Letter of the month
Hurry, or don’t
Combining tramping and trail running doesn’t seem to make much sense (‘Competitive tramping’, March 2018).
When setting out on a tramping trip, most of us will have some goals in mind. The more usual ones being to simply enjoy being outdoors, seeing unspoiled views, familiar or new, to view animal and plant life, to listen to the birds, to escape the hustle and bustle. To best achieve such goals, you shouldn’t be in a hurry. Isn’t it nice to stop to view and listen to the birds, study and photograph a tiny bit of moss or delicate fungi, to pick up an interesting-looking rock, to sit in a quiet spot with beautiful surroundings?
Trail runners pursue very different goals. They want to get or stay fit, to train for the next race, whether participating competitively or not. Yet it is nice to do so in an environment that is infinitely nicer than busy and noisy city streets or staring at the wall behind a treadmill.
I do both tramping and trail running, but I never try to do them at the same time. It would defeat both sets of goals.
– Pieter Lunenburg, Waiuku
Tourist operators confuse falls name
What’s with calling the Bowen Falls, ‘Lady Bowen Falls’ (Walkshorts, March 2018)?
I’d never seen or heard that version of the name, other than as the name for one of the tourist boats, until it was printed in Wilderness.
My dad made the same comment. He first went there in the 1940s and decided to do some digging. He discovered the name Bowen Falls was bestowed when Sir George Bowen, the Governor, visited in 1871. A check of the NZ Gazetteer shows Bowen Falls as a recorded name, while historic and recent topo maps on www.mapspast.org.nz also show Bowen Falls.
– David Barnes, email
– David is correct – the falls are simply Bowen Falls. It is known as Lady Bowen Falls by the locals and is used in the commentaries aboard the day cruise boats.
See even more goat haunts
Further to the article on backcountry destinations named after goats (‘See more… goat haunts’, March 2018), an additional and dramatic goat-named place is Lochnagar above the Shotover River.
This is presumably named after the Scottish original and is a corruption of the Scots Gaelic ‘Loch nan Gabhar’ or loch of the goats!
The original lies in the Cairngorm mountains on Balmoral estate, and the name applies to both the loch and the mountain above, as it is with its New Zealand counterpart.
– Andrew Holmes, Scotland
Time to charge tourists
I’ve been living and working at Aoraki/Mt Cook for more than 30 years as a mountain guide and restaurateur. I’ve seen tourism change and grow considerably. In the last three years, I’ve noticed a huge jump in visitor numbers and a serious lack of infrastructure to look after the increase.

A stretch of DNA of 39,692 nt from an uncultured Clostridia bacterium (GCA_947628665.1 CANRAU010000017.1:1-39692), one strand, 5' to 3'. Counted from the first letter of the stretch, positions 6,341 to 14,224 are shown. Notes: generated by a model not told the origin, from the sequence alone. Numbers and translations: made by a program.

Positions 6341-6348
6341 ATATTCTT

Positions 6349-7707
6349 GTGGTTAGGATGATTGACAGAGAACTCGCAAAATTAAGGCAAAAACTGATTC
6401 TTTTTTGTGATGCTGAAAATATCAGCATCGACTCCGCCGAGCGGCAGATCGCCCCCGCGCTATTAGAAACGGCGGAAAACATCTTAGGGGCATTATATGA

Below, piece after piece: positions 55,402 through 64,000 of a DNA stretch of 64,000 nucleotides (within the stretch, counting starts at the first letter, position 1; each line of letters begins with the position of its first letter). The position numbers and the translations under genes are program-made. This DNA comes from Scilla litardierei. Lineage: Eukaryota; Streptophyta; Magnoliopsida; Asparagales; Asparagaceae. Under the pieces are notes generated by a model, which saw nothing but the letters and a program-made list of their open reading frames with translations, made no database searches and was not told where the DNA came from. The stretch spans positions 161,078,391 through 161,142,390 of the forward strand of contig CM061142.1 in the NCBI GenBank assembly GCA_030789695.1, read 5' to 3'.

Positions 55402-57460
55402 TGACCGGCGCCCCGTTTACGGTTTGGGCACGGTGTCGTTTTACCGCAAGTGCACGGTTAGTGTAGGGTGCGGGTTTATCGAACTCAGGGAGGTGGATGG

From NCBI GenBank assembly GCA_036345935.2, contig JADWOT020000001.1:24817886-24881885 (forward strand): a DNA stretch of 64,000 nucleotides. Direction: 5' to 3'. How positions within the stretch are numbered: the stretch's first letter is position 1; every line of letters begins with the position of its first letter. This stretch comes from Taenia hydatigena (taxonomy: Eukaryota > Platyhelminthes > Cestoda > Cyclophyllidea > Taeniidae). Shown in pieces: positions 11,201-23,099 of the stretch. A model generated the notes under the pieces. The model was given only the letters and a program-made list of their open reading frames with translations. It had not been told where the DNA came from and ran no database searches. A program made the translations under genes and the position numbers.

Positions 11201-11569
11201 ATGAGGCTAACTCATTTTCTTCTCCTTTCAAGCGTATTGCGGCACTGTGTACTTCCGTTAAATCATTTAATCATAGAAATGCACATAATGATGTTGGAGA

There are no two ways about it, we have to charge overseas visitors to use our parks – the backcountry and front-country.
Certain areas, such as the Hooker Valley Track and the Tongariro Alpine Crossing, are so busy and pumping with people, predominantly from overseas, that we should just let these people continue to flood into these areas and leave the other areas (which I will not name) to Kiwis and others who are looking for that peaceful encounter with nature. Leave the hordes where they are – they are happy to visit the Great Walks and tick the destinations off their list of things to do in New Zealand.
– Charlie Hobbs, Mt Cook Village
TATers are veteran trampers
Your correspondent Mike Judd (‘Don’t blame the backcountry’, Pigeon Post, March 2018) has profiled Te Araroa Trail (TAT) walkers as people more suited to walking front-country tracks. He’s a long way from the truth.
I completed the trail in 2012 and can assure Mike there are plenty of places to die on the TAT if you are not careful, many ranges and rivers to cross and tough forest tracks. By the time thru-walkers have reached the Tararuas, they have tackled several days of exposure down 90-Mile Beach, the Herekino, Raetea, Omahuta, Russell, Mahoe and Pureora forests, amongst others. Coming from Bluff, they have tackled the entire South Island including the Longwoods, Takitimus, Motatapu, Ahuriri, Deception, Harpers, Waiau Pass and the Richmonds. Hardly front-country tracks, which I hope one day Judd will see for himself.
By the time they reach the Tararuas, they would have to be considered serious trampers.
Judd should recognise that Te Araroa is a national trail that has been successfully set up and promoted to long-distance walkers from all over the world and that makes it quite a different destination than your typical backcountry trail.
Long may the rugged Tararuas remain a highlight for Te Araroa Trail walkers. It certainly was for me.
– Debby McColl, Te Araroa Wellington Trust